The work undertaken by the committee will now, hopefully, pay dividends as the club is warm and dry, and a nice place to be. None of the work could have been completed without the help of others, Churchley Bros. who supplied a lot of materials at very competitive rates, Coles of London, who donated the wallpaper and paste, Worthing & West Sussex Small-bore Rifle Assoc. for their cheque of £500, in advance payment for use of the outdoor range for the next ten years. All the shooters who paid their subscriptions to belong to the club, but only use the outdoor range foe shooting. Special thanks to Ms. A. Wilton for making cakes, sandwiches and numerous cups of tea and coffee, and also joining in with the general work along with Matthew Wilton, who from the age of 6½ has been a most helpful labourers assistant.
Well in these uncertain times at the start of the 21st century, it is difficult to say. The only thing that appears to have changed is people’s attitude towards shooting sports. There are still wars being fought, for various reasons, and we still need soldiers to fight in them and shoot straight, fast and accurately. Much like the start of the last century!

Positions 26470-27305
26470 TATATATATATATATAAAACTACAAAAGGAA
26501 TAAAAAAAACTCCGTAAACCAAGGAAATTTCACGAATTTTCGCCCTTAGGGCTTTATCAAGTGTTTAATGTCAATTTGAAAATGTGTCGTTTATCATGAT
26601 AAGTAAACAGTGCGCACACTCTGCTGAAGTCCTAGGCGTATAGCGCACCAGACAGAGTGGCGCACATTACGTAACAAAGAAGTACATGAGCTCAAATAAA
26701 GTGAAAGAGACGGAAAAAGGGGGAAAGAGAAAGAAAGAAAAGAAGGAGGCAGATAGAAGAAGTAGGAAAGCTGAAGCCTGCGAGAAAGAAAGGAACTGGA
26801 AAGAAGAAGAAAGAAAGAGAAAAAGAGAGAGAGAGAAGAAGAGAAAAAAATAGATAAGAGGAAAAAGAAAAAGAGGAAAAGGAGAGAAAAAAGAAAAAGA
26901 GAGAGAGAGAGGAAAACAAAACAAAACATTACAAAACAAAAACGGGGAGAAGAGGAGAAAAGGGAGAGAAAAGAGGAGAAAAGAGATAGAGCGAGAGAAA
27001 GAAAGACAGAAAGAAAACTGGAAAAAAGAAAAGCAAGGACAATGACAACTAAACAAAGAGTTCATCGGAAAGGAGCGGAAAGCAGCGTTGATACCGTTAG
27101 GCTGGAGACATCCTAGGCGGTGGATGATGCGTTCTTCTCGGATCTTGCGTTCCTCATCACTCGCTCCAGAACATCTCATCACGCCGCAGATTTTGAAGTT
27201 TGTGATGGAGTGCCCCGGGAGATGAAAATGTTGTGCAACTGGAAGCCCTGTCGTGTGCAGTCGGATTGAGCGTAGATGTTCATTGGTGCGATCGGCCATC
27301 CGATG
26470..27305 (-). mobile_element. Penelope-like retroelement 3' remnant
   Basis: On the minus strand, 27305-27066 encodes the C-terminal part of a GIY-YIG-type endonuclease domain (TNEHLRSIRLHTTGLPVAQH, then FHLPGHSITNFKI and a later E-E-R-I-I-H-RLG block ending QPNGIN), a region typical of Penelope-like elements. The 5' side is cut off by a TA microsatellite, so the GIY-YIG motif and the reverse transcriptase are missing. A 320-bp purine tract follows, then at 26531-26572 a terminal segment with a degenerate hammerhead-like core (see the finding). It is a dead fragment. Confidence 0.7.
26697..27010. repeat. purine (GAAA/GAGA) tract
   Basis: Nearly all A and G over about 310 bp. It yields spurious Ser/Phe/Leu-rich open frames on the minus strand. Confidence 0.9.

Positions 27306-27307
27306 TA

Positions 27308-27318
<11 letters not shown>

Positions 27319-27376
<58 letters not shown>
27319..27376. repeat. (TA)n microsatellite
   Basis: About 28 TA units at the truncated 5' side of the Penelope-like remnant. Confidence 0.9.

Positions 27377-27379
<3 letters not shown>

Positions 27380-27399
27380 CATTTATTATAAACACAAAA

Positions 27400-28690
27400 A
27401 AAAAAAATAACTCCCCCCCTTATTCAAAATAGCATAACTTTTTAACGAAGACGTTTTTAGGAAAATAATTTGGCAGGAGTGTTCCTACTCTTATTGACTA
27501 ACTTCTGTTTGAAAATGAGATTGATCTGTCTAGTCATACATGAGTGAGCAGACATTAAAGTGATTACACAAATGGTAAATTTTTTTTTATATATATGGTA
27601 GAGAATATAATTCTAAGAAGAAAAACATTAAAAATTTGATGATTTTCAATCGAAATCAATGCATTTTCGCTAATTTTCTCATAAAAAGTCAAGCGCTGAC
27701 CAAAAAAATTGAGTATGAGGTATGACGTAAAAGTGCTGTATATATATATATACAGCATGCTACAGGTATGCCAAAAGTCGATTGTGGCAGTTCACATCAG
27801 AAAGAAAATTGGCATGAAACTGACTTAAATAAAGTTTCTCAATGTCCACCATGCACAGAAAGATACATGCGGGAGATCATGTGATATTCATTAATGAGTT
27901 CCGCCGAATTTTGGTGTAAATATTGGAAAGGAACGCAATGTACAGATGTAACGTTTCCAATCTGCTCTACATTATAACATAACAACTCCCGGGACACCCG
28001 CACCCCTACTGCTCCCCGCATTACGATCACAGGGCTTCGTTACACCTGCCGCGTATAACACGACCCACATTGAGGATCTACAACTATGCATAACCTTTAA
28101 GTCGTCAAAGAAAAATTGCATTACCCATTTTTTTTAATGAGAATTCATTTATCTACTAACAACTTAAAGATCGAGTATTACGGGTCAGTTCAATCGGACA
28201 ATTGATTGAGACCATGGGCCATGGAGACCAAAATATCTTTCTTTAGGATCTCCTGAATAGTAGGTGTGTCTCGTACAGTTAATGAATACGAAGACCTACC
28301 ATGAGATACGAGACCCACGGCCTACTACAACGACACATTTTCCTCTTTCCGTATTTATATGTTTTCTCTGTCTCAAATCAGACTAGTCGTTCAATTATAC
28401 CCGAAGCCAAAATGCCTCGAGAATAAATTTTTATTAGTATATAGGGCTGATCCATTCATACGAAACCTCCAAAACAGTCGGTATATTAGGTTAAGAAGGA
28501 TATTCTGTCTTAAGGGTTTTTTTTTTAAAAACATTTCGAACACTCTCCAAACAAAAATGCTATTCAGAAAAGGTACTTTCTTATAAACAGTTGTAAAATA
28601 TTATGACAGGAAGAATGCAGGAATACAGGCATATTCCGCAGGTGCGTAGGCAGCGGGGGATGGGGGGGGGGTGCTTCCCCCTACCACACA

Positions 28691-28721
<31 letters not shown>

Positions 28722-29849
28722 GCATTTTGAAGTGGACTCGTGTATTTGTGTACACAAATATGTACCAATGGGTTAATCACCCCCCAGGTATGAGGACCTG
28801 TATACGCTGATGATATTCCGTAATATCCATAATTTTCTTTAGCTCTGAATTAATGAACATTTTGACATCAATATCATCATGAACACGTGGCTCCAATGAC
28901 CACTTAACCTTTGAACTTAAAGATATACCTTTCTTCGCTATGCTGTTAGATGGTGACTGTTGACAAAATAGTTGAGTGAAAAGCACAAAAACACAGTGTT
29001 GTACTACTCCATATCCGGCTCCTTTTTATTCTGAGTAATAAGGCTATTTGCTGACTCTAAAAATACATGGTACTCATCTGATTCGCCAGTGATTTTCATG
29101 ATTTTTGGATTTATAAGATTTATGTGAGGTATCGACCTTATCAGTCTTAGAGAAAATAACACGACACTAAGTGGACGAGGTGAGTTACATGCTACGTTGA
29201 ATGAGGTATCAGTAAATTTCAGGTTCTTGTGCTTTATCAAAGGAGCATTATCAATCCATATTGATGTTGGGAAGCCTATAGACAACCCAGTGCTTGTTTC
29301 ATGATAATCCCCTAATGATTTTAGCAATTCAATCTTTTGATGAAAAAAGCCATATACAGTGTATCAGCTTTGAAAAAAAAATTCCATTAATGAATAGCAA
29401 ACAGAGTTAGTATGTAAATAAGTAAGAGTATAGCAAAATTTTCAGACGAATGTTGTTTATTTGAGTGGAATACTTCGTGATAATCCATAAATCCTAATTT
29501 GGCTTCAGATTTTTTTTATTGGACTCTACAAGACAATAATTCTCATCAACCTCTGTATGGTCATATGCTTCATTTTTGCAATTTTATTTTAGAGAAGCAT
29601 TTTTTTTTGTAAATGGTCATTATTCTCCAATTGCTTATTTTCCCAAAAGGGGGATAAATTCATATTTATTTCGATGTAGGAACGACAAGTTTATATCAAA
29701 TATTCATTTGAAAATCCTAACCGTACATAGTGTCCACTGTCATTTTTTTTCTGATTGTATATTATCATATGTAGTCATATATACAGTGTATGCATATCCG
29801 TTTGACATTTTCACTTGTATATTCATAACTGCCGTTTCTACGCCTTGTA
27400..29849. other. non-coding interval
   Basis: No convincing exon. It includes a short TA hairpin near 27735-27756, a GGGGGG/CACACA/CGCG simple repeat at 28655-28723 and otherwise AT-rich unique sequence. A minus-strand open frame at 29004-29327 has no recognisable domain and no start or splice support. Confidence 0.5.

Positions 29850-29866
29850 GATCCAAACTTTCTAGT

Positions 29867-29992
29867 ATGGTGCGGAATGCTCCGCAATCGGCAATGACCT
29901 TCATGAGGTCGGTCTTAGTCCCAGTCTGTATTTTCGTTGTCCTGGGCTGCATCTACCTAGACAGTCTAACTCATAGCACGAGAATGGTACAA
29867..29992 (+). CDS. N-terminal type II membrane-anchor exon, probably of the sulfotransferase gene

In a slow but relentless move, successive governments are steadily removing firearms from the legitimate sportsmen and women, but all the time we can carry on with our chosen sport, we will, and we will adhere to the philosophy outlined by Mrs. Mounteney Jephson over 80 years ago. We will try to teach the young responsibility, a sense of duty, so that if the need arises, which we hope it never does, they will be sufficiently equipped to undertake that duty should they choose to do so.
The club membership now stands at a healthy 62 members, and with the refurbishment of the range now complete, I feel we will be able to encourage more people to take up this demanding sport. Even if we cannot, it is up to all of us to ensure that future generations have the freedom to choose their sport, and law abiding members of society to have firearms for the pursuance of that sport.
This is a living document and should any new information arise or come to light, the relevant details will be changed or added. It was with deep regret that we, the custodians of the club missed out 100th birthday, but we will be having a bit of a do for the 100th anniversary of the affiliation to the N.S.R.A. I do hope to see you there!
Friday, 7th November 2003.
Sean Ide, Honorary Secretary, 2002 – ?